Originally appeared here.
The Prince Hall Alumni Foundation (PHAF) celebrated a brand new fence that was supplied and installed, completely free, to their Martha C. Young community playground, on May 2.
The six-foot fence, valued at $8,500 for labor and materials, was donated by the Iron Workers Union Local No. 401 and installed by contractor Erik Sims of E C Fence and Iron Works.
The Prince Hall Masons of Holmesburg Lodge #137 also donated $1300 for the regular upkeep of the playground.
“We are elated that we were thought of so much to get the fence labor and materials donated,” said Sharon Patton-Thaxton, a PHAF executive member. “We needed a fence because the kids tore it down.”
PHAF built the playground two years ago to provide a play space for students of the Prince Hall Elementary School and community youth. But the kids were so excited to have the space that they wore through the initial fence, said PHAF President Sterlen Barr. Replacing it would have added to the $4,000 a year PHAF has to already pay in regular maintenance.
“The kids could climb over it, so all the wear and tear broke it down. It showed they wanted to be inside the playground,” said Barr. “We needed something stronger and higher but we couldn’t afford it. We are a small nonprofit and all our money is from fundraising and donations.”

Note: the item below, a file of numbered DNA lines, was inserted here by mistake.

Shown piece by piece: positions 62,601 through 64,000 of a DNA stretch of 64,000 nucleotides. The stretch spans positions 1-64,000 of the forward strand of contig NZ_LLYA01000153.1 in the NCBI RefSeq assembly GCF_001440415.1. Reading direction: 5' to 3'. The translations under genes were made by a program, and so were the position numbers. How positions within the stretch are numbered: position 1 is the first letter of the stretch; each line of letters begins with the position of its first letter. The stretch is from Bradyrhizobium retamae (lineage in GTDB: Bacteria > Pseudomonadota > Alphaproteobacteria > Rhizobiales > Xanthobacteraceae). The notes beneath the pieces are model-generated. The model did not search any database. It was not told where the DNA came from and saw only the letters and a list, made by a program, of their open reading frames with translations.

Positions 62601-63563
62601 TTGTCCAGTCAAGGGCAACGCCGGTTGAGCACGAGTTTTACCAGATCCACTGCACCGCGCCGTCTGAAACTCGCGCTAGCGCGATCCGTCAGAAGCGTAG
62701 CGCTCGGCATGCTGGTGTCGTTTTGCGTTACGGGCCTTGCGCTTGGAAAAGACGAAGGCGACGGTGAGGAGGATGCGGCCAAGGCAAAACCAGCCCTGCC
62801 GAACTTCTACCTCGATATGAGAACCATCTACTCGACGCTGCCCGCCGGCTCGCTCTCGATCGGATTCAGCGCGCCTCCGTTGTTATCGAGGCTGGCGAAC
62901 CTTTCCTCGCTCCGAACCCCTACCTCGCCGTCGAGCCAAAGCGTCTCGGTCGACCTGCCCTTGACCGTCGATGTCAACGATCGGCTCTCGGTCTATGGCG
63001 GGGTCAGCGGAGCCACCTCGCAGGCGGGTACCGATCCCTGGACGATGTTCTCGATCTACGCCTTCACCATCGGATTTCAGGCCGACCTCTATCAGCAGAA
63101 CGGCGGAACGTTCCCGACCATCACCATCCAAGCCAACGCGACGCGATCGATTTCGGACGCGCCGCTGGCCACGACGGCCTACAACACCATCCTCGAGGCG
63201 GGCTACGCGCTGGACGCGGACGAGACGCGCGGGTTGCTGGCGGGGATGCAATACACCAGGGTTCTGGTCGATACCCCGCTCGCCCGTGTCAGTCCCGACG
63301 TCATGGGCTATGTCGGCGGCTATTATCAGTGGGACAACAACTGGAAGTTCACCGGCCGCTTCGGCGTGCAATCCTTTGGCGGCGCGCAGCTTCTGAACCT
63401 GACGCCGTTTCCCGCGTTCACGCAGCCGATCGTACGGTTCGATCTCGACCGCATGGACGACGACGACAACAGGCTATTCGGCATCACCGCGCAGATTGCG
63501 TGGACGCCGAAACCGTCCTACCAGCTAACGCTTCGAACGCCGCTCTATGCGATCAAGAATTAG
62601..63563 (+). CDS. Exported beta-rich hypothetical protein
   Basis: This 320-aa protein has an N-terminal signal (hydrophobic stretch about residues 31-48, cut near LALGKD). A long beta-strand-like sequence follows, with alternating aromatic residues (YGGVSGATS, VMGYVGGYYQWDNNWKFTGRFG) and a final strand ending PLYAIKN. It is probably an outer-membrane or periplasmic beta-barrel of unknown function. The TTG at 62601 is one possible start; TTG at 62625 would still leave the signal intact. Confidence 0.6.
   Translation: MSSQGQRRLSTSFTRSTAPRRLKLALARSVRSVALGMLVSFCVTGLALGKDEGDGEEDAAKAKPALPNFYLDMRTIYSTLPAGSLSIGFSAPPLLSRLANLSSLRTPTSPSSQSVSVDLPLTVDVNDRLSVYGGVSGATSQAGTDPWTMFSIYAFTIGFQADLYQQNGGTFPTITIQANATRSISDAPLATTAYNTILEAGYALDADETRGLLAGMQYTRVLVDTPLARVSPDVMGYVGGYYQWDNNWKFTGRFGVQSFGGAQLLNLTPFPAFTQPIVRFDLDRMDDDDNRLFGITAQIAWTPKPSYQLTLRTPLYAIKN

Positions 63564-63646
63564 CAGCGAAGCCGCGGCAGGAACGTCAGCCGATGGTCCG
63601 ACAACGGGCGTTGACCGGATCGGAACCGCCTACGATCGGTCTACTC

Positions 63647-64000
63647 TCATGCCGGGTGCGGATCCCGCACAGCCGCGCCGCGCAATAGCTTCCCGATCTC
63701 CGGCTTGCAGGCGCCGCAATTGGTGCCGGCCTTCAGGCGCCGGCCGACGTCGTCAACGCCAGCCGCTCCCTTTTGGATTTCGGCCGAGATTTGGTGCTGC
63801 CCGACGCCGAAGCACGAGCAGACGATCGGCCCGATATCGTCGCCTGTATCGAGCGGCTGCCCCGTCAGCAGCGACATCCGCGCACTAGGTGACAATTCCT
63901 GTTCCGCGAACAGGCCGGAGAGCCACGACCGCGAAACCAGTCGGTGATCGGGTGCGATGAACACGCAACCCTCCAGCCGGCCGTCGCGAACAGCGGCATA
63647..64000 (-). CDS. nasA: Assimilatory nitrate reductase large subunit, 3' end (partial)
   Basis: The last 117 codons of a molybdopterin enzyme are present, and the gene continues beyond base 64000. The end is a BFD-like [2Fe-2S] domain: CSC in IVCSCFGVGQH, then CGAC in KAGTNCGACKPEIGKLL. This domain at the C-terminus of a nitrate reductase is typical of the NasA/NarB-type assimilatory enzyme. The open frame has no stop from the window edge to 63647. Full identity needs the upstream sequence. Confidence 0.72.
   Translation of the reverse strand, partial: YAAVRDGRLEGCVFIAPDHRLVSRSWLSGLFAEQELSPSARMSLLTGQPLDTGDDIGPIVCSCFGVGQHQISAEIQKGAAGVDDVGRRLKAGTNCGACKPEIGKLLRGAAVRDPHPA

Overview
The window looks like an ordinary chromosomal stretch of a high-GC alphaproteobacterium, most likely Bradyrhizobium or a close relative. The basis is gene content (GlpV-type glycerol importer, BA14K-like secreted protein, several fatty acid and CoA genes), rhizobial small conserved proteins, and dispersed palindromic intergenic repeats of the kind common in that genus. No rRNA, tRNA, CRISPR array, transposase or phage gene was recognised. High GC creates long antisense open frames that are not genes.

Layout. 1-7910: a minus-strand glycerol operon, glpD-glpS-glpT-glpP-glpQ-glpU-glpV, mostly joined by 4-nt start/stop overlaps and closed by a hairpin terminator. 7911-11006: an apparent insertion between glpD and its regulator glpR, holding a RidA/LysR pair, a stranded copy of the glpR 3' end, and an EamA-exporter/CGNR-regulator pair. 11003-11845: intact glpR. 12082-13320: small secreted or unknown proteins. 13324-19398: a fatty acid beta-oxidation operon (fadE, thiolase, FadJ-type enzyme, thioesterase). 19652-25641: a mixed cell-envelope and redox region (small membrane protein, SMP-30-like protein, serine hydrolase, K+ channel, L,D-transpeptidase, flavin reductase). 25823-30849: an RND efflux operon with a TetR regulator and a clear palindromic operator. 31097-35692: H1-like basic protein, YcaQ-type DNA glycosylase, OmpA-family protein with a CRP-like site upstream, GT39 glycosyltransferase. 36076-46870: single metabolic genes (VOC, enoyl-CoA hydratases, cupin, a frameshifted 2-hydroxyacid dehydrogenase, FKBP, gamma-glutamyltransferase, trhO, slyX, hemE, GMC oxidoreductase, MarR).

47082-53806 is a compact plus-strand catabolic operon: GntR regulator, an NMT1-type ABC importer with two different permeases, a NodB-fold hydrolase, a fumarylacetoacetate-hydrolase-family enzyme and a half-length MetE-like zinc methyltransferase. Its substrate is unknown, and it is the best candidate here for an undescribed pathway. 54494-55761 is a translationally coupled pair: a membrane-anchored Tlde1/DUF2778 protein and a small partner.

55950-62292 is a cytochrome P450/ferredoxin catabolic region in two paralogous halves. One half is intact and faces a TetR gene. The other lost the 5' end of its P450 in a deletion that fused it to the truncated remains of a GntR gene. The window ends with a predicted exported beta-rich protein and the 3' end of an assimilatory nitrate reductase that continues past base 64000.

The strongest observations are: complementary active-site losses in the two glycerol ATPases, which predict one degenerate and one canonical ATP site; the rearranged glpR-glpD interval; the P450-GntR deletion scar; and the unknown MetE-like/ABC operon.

Last year, Barr reached out to the Prince Hall Masons – Holmesburg Lodge #137 for help. The Masons responded by raising funds and searching among their contacts to see who could donate the fence.
“We do charitable work as all masons do,” said Frontis Cue, senior warden of the lodge. “When they told me they were paying rent, even when it’s closed, I said, ‘Wow that’s crazy,’ because they are a non-profit. So my grandmaster gave us permission to solicit funds from each lodge in Pennsylvania.”
The Lodge raised $1300 for regular playground expenses and then connected PHAF with the Iron Workers Union Local 401.
“My union bought the materials,” said Steven Alexander, business agent for Local 401. “We always do community projects but mainly in Fairmount and Mayfair, and for me to see the fence on Ogontz everyday, it’s just the right thing to do.”
Alexander said it is ironic the project was presented to him by the masons, because it hit close to home.
“I often ride that way on my way home and I see it in disrepair and say, ‘Man that’s horrible,’ and thought no more about it,” said Alexander. “[Eventually] I got a call asking me to help with this project and I said, ‘Wow.’ I went to a couple meetings and saw how organized PHAF was and committed to the community, so I told them my union would donate the fence.”
Cedrick Brown, a father who lives across the street from the playground, said he is grateful the organization came together to build the fence.
“It brings a sense of security,” he said. “I can let my kid go outside — where it’s just kids and I know where they are. To know the playground is gated up, makes me feel better as a parent.”